- Frank Wcislo received the Richard Stites Senior Scholar Award for 2019, awarded by the Southern Conference in Slavic Studies, the largest and oldest regional Slavic Studies organization in the country.
- Lauren Benton, Nelson O. Tyrone, Jr. Professor of History and professor of law, has been named winner of the Toynbee Prize for 2019. The Toynbee Prize is awarded biennially for work that makes a significant contribution to the study of global history. Link to article.
- Lauren Benton has been elected to serve as the next president of the American Society for Legal History. Her two-year term began in fall 2019.
Book Publications 2018-2020
- Helmut Smith, Germany: A Nation in Its Time: Before, During, and After Nationalism, 1500 - 2000 (Liveright Publishing Corporation, 2020)
Dennis C. Dickerson,
The African Methodist Episcopal Church: A History (Cambridge University Press, 2020)
- William Caferro, Teaching History (Wiley-Blackwell, 2020)
- Peter Lake, All Hail to the Archpriest: Confessional Conflict, Toleration, and the Politics of Publicity in Post- Reformation England (Oxford University Press, 2019)
- Leor Halevi, Modern Things on Trial: Islam’s Global and Material Reformation in the Age of Rida, 1865–1935 (Columbia University Press, 2019).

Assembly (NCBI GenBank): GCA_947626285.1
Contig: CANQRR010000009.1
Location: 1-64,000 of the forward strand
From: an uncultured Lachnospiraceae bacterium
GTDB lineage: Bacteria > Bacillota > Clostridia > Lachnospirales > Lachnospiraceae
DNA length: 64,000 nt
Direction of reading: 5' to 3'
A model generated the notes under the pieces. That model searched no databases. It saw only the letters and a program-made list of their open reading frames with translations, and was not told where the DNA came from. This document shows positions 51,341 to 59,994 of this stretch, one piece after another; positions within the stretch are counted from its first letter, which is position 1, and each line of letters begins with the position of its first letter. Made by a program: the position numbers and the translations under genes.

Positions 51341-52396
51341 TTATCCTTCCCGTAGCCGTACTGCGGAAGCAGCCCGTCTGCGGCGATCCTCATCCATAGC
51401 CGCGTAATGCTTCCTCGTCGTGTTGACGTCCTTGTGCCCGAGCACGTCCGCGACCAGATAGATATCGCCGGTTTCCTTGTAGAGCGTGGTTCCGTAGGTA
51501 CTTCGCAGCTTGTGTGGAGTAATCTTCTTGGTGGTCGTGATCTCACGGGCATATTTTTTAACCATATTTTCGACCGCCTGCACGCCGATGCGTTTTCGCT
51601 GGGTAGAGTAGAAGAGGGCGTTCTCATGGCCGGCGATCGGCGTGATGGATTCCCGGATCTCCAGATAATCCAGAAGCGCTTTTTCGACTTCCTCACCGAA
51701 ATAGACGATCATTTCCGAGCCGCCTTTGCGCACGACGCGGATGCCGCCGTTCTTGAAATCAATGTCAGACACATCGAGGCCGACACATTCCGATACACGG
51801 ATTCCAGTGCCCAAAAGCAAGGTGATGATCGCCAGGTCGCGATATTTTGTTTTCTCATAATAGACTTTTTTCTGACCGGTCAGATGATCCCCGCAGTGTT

- Jonathan Metzl, Dying of Whiteness: How the Politics of Racial Resentment Is Killing America's Heartland (Basic Books, 2019)
- Daniel Usner, American Indians in Early New Orleans: From Calumet to Raquette (Louisiana State University Press, 2018)
- Katherine Crawford, Eunuchs and Castrati: Disability and Normativity in Early Modern Europe (Routledge Press, 2019 – available beginning August 2018)
- James Hudnut-Beumler , Strangers and Friends at the Welcome Table: Contemporary Christianities in the American South (University of North Carolina Press, 2018),and James Hudnut-Beumler and Mark Silk,The Future of Mainline Protestantism in America (The Future of Religion in America) (Columbia University Press, 2018)
- Thomas A.J. McGinn, Table IV of the XII Tables (Naples: Jovene Editore, 2017 ).
- William Caferro, Petrarch's War: Florence and the Black Death in Context (Cambridge University Press, 2018)
- Sarah E. Igo, The Known Citizen: A History of Privacy in Modern America (Harvard University Press, 2018)
Entrepreneurship in Africa: A Historical Approach
(Indiana University Press, 2018)
- Joel Harrington , Dangerous Mystic: Meister Echkhart’s Path to the God Within (Penguin Press, 2018)
- Richard Blackett, The Captive’s Quest for Freedom: Fugitive Slaves, the 1850 Fugitive Slave Law, and the Politics of Slavery (Cambridge University, 2018)
- Michael Bess and Diana Walsh Pasulka, eds., Posthumanism: The Future of Homo Sapiens, Macmillan Interdisciplinary Handbooks (Macmillan Cengage, 2018).
- Kimberly M. Welch, Black Litigants in the Antebellum American South (The University of North Carolina Press, 2018).